Dasineura carbonaria E. graminifolia bud Shoot tip bud galls, loose, with twisted and/or inrolled leaves Dorchin et al. (2007)
Dasineura folliculi S. rugosa,
S. gigantea
bud Shoot tip bud galls that resemble other bud galls, but are looser and show evidence of feeding (yellowish spots) on the distal portions of the gall leaves Dorchin et al. (2007)
Rhopalomyia bulbula S. juncea bud Only a spring generation is known, but the insect is presumably multivoltine;
Spring Generation: Clustered on rhizomes, at bases of spring shoots. Gall resembles a bud, with acute apex and base. Surface smooth and white, green where exposed to light. Single chambered.
Dorchin et al. (2009)
Rhopalomyia capitata S. gigantea,
S. leavenworthii,
(S. altissima),
((S. canadensis))
bud Spring Generation: Few (1-8) conical chambers surrounded by disorganized small leaves, sheathed (initially at least, sometimes loosening) by several wide leaves. Distinctly more conspicuous than R. solidaginis spring galls.

Summer Generation: apical bud gall with many small leaves of uniform length in the middle, surrounding many (6-20) closed larval chambers. Wide leaves also sheath these galls. The small leaves give the overall gall complex a flat-topped appearance.
Dorchin et al. (2009)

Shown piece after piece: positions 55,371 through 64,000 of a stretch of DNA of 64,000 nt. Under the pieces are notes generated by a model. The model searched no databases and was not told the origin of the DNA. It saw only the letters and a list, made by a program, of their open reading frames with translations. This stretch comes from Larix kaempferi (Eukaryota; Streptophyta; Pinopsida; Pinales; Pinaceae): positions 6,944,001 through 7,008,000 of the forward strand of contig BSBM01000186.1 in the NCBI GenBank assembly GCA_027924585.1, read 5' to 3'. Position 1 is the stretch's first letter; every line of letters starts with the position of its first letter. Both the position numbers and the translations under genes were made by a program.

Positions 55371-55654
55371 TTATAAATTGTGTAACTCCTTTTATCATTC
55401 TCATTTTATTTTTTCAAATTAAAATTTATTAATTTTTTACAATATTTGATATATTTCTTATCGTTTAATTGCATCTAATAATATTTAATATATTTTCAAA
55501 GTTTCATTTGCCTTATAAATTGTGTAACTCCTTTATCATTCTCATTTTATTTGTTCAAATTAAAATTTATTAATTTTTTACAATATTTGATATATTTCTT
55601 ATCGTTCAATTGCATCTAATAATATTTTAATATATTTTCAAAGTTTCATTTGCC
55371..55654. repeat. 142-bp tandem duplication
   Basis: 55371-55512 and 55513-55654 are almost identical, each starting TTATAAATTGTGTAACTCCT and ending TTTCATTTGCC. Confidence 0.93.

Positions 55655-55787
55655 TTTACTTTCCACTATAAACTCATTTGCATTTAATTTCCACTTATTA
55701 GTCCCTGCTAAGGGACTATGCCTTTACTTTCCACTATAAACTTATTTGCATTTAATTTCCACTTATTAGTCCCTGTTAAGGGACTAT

Rhopalomyia anthophila S. altissima capitulum Capitulum galls among the inflorescence. Cylindrical, or like a truncated cone. Fuzzy and whitish. Inner chamber conical with thin walls. Dorchin et al. (2009)
Rhopalomyia lobata E. graminifolia bud Multi-chambered galls in apical and lateral buds. Start as 1 cm globular swellings in shoot tips or clusters around the shoot tips. Several leaves surround the spongy mass at the gall base, which grows to 6 cm. Eventually the leaves loosen and the whitish tissue reveals 5-35 larval chambers. The leaves continue beyond the gall, thinning towards the apex. Dorchin et al. (2009)
Rhopalomyia hirtipes S. juncea bud Fleshy bud galls at shoot apex, but shoots often arrested when very short. Gall initially has a tapered tip, but this disappears with growth, the whole gall becoming ovoid and reminiscent of a potato. Spongy and usually multi-chambered. Dorchin et al. (2009)
Rhopalomyia solidaginis S. altissima,
S. canadensis,
S. rugosa,
((S. odora))
bud Spring Generation: Inconspicuous, shoot tip bud galls, often stunting the shoot.

Summer generation: each of multiple (2-5) chambers is surrounded by a group of very short and narrow leaves, which in turn are surrounded by longer and wider leaves to form a distinct subunit within the gall. The whole complex makes a conspicuous rosette.